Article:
Things finally came to a head right before Christmas of last year.  A comment was made to someone at a gathering; the someone, a person I had only met twice, relayed the comment to me and asked, “You let your friends talk about you like that?”  It was in that moment I knew something had to change.  When I returned to the main group, toxic friend and toxic husband had decided it was time for them to go and were walking out the door (a coincidence according to toxic friend).

I decided not to react immediately and to go home and discuss the situation with my husband.  After thinking it through, we decided it would be best to send them an e-mail calling them out on their comments that night and detailing our feelings over the past few years.  I knew once the e-mail was sent, Pandora’s box would be opened and there was no going back.

Toxic couple immediately called and left a message to say no such comment was made.  Apparently, the near stranger to me, was a liar.   They wanted to know who told me this, and they wanted to talk and work things out.  When I was ready to have “the conversation” with toxic friend, I called her back the next night.  Of course there were excuses for everything, but ultimately it was my fault because I hadn’t brought this to their attention sooner.  The conversation lasted about 15 minutes with no resolution.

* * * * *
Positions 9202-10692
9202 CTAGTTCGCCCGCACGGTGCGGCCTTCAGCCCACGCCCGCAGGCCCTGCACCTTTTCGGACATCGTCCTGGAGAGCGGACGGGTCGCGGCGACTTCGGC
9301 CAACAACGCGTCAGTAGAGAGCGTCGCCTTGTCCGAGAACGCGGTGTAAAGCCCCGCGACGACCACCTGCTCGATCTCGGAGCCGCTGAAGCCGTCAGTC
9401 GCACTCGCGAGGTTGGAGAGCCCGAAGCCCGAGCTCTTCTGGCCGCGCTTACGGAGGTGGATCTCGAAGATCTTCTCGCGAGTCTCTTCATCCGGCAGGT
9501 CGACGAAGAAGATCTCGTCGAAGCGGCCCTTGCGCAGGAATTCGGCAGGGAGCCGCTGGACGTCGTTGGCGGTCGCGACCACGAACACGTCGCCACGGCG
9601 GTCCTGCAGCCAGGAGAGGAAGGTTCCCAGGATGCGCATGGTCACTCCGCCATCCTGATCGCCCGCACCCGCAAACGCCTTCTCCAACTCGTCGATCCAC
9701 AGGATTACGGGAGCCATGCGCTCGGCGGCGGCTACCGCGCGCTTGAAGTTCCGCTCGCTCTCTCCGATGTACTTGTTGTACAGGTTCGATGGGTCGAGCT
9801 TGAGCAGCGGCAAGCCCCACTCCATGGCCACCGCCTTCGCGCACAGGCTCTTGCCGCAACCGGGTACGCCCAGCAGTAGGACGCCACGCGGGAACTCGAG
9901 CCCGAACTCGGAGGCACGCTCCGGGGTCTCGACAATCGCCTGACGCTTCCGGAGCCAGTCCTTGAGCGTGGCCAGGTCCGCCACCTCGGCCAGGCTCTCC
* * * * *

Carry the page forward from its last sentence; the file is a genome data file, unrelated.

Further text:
My question to toxic friend: “How can there be resolution if there’s no recognition of a problem on your end?”  Her response, “I don’t know.”  I was still willing to work with her as long as she was honest with me, and herself, about what happened and why it happened.  Again, making excuses for toxic friend.  The key to the problem is the “why,” and I quickly realized I was never going to get the key that would permeate the bubble toxic couple had created for themselves.

Today, I feel sorry for them.  They have no clue who they are as people and they aren’t willing to do a single bit of soul-searching to figure it out.  Even at the cost of a 23 year friendship.  I had to cut the friend off.  The tricky part is that we live in the same neighborhood, have mutual friends and will continue to run into each other.  So be it.  I won’t let her treat me that way anymore.

So, back to “Something Borrowed.”  In the end, their friendship didn’t work out either.  What I’ve learned and what my advice is to others in the same situation is that we teach people how to treat us.  I taught toxic friend long ago that her comments were acceptable, and she kept them coming.

I often think of a trip we took together when we were both 18-years-old.  I remember several things from that trip, but one thing that has always stood out in my mind was a comment she made to me.  I asked her to take my picture in front of a sign for the Straw Market, and she later asked me to take her picture in front of a Gucci storefront.  Her comment, “Straw Market for [you], Gucci for [me].”  No toxic friend, a life built on honesty for me, a life built on insecurity and lies for you.

Something Borrowed A Lesson in Toxic Friendships


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  1. Robin says

    Love this! I’ve been there too. It’s so true that just because you’ve had a lengthy friendship, doesn’t mean you have to stay friends. Great post!